06 August 2010

Pakistan: A long road ahead for Nasreen

  1. At a World Vision distribution site in Nowshera, Pakistan, food packages are distributed to some 1,000 f
  2. Nasreen and her children sit in the classroom that has become their home since their house was destroyed b
  3. Nasreen receives a food parcel during a World Vision distribution in Nowshera, Pakistan, on 5 Aug 2010.

Just over a week ago, Nasreen, her husband Rasi and their three children lived in a mud house near the river in Mohib Banda, a village in Nowshera, KPK, Pakistan.

That house no longer exists.

When torrential rains began to fall, the first thing to flood was the river. Soon, water was rapidly rising towards the roof of their small home. They rushed to the local school, the tallest building in their neighbourhood.

For three long, hungry days they were crammed on the rooftop with more than 100 other people, exposed to the elements and waiting to be rescued; or at least for something to eat.

Finally, a military helicopter dropped food supplies. Later that day, the family was airlifted to higher ground, out of the reach of the still swirling torrent of mud and water.

Nasreen and her children are now taking refuge in a makeshift displacement camp in a high school, living in a classroom with about fifty other people. The heat is unbearable and so is the stench.

A glimmer of hope came Thursday, when World Vision visited the school to distribute food and water. Nasreen appreciated the assistance, but was also touched by the human contact with the aid workers.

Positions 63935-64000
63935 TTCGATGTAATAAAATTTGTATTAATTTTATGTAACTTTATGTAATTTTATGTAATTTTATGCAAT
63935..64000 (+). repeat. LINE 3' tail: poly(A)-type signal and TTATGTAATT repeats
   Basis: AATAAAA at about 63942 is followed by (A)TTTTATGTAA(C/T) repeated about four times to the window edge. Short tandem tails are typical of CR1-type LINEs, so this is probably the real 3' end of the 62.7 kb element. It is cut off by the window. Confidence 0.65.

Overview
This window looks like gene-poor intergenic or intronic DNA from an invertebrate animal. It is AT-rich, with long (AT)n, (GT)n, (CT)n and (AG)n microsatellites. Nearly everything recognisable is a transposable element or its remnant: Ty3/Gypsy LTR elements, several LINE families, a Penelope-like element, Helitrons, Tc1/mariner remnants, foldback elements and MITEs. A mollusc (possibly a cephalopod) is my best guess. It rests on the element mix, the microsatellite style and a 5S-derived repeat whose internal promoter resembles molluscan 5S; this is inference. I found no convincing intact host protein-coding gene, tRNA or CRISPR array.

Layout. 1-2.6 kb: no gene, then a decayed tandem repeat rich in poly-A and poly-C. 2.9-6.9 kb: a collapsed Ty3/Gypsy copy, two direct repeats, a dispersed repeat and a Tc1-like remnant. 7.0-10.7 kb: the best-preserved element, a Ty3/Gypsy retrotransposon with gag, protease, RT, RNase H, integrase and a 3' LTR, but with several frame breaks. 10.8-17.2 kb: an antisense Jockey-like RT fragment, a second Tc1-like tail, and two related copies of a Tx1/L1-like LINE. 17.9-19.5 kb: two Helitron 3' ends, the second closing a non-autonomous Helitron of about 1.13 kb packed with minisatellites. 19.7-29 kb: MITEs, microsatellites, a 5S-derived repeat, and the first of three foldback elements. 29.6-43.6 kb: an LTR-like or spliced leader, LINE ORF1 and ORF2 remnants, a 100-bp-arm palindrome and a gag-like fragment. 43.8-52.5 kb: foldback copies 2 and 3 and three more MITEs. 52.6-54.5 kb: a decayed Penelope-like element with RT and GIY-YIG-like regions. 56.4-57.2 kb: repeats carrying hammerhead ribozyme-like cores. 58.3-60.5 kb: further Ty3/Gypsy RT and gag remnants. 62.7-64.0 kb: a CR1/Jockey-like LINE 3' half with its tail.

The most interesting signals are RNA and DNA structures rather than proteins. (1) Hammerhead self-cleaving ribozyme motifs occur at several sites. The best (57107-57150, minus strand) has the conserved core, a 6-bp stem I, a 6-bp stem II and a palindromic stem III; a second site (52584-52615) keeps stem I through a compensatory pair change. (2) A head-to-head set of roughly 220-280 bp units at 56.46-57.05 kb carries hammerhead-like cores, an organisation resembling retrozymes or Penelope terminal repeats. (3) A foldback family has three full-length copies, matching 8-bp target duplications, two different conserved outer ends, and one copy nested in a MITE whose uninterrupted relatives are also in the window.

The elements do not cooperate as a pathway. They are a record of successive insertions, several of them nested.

“We have been living on the charity of the locals and the surrounding villages for now,” said Nasreen. “You are the first people who have approached us, and you’ve given us the food and water with dignity,” she told the World Vision staff.

World Vision’s distribution that day reached some 1,000 families with food parcels containing milk, bread, snacks, biscuits and water. The parcels are benefiting around 7,000 people.

The water has now receded from Nasreen’s village. In its wake it has left mud like quicksand, littered with the debris of ruined homes.

For families like Nasreen’s, it won’t be a matter of cleaning up but of rebuilding from scratch. The family lost their two cows in the floods and are not sure how they will replace them to recover their livelihood. Cows are valuable assets in poor communities.

“I don’t know what we will do now,” said Nasreen. “We were poor already and lost whatever we had in the floods; our only shelter and means of income. Where do we go from here?”

In the coming days World Vision plans to scale up its distributions, to reach more families with food, water, cooking sets, hygiene kits and shelter kits.

Once the immediate relief phase is over, World Vision will shift its focus to long term recovery.

To donate to our Pakistan floods appeal, click here.